The city’s bus system isn’t out of the woods yet.
(Daily News File/Lance Murphey)
The Memphis Area Transit Authority’s long drive through a wilderness of record ridership for the trolley system, years of operating funding cuts, withering criticism and millions of dollars in capital funding showed signs this week of continuing for some time.
But the same week that the transit authority got $469,040 in city funding restored by the Memphis City Council, it lost $430,000 in funding from the state of Tennessee.
And as the transit authority board approved some service changes that restored some of the service that was to be cut, one board member suggested exploring filing for bankruptcy reorganization.
The service changes take effect Sept. 22.
“We had two or three major automobile companies that have gone into chapter 11. Every airline of any major consequence has been in chapter 11. We’ve seen cities and counties that are going into reorganization,” said board member John Vergos. “I don’t see why we cannot consider the possibilities. It may not work.”
The new developments in the transit authority’s funding dilemma came Wednesday, Aug. 7, at the end of a three-hour board meeting. The board heard from dozens of people who applauded some of the restorations of planned service cuts but also leveled withering criticism at the transit authority for other changes and the general state of the bus system.
“If people cannot get to work,” Shirley Jones said, “how the hell do you expect the unemployment rate to go down in this city?”
More than 80 percent of those who ride the bus system have no car to get to work or anywhere else.
But the system is such a patchwork of old routes with changes added onto them that the most common complaint voiced at Wednesday’s board meeting was of having to get to a bus stop two hours before the start of a work shift to get to work on time and hope the bus didn’t come early.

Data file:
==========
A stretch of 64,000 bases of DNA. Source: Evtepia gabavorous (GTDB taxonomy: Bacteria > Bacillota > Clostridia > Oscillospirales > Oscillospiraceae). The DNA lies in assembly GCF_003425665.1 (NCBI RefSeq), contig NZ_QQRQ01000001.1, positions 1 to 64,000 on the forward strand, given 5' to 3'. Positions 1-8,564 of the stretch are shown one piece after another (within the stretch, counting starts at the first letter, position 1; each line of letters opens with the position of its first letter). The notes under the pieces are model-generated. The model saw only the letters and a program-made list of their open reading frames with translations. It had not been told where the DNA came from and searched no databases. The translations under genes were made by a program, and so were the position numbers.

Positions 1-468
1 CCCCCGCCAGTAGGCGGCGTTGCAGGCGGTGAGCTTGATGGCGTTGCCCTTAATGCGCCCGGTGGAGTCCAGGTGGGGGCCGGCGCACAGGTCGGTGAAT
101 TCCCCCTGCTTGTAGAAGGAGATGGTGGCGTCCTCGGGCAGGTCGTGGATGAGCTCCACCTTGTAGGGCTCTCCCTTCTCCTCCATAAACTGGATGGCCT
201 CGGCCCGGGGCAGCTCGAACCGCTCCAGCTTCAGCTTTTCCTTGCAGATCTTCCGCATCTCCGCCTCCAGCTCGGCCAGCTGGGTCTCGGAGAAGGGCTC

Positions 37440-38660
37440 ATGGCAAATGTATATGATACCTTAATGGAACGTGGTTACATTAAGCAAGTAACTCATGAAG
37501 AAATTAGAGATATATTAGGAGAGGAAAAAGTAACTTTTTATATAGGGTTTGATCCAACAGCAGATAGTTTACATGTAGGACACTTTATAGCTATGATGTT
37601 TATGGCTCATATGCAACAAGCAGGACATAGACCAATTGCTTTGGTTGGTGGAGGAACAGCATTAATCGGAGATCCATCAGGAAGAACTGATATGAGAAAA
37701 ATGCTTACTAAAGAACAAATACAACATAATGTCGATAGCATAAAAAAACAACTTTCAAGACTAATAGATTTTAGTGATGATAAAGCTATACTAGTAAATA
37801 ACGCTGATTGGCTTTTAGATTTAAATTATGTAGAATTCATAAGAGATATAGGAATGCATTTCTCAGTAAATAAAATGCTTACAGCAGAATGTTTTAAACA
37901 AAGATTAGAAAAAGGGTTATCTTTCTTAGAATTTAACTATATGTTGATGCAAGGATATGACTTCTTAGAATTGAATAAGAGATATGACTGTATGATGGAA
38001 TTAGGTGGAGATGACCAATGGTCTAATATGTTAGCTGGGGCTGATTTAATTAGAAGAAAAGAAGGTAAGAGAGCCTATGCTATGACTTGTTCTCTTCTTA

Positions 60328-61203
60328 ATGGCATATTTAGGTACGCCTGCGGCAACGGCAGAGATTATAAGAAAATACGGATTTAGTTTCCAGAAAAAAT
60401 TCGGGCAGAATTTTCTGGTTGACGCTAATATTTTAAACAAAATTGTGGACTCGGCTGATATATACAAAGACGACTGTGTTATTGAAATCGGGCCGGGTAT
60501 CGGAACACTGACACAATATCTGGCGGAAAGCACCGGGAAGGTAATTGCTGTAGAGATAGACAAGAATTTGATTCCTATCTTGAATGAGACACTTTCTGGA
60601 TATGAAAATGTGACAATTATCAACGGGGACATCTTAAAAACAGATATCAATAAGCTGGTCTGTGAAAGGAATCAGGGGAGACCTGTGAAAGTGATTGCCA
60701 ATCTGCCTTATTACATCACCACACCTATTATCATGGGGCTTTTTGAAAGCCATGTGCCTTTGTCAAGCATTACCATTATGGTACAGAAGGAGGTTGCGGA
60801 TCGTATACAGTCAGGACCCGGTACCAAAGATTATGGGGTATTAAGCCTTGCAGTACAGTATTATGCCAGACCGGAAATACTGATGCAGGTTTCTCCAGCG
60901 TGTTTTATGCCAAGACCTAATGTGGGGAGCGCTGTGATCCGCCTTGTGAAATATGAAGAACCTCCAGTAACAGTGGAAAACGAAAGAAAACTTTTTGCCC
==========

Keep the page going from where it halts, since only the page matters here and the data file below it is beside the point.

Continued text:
“People who don’t have autos should still feel like they are civilized people,” Darrell Watson said as he complained of buses without air conditioning, long walks to bus stops and arriving at work or home drenched in sweat from the summer heat. “Truly you don’t have any idea what it is like to ride these buses.”
“It is horrible,” Raquel Martinez said of the general state of bus service.
The criticism was so intense that transit authority president and general manager William Hudson, who normally doesn’t react to it, said he has been struggling with less funding out of City Hall for the bus system for years.
“You may not want to hear it, but there wasn’t nobody else down there fighting for MATA before this year,” he said.
Hudson’s appointment was extended in June for another six months by the transit authority board.
And Memphis Mayor A C Wharton Jr. said he is considering who will follow Hudson, who has been general manager for 19 years and started at the transit authority as a bus driver in 1964.
Wharton said when he took office in late 2009, Hudson indicated he wanted to put in two more years as leader of the transit authority.
“We discussed then a transition process. We’re doing a lot of planning on that. We are working with some outside entities that are going to help us not only conduct a search but to do a thorough review of our entire operations,” Wharton said last month on the WKNO-TV program “Behind The Headlines.”
“It’ll be a total revamp, not merely let’s get a new person in here to run the same old operation.”
But Brad Watkins, director of the Mid-South Peace and Justice Center who helped organize the Bus Riders Union, was critical of Wharton’s pace on changes to the bus system.
“I want to know where was our mayor in this,” Watkins said, expressing some sympathy for the transit authority board.
“They plan the routes based on the budget they are given by this administration and passed by the council,” he said. “We’ve got to have an administration and a city government that really sees MATA as a priority, that sees public transportation as a priority.”
Watkins also questioned why the issue of funding for the bus system wasn’t raised with U.S. Transportation Secretary Anthony Foxx during his visit to Memphis this week. The visit included a roundtable discussion on transportation issues that some MATA board members said they knew nothing about.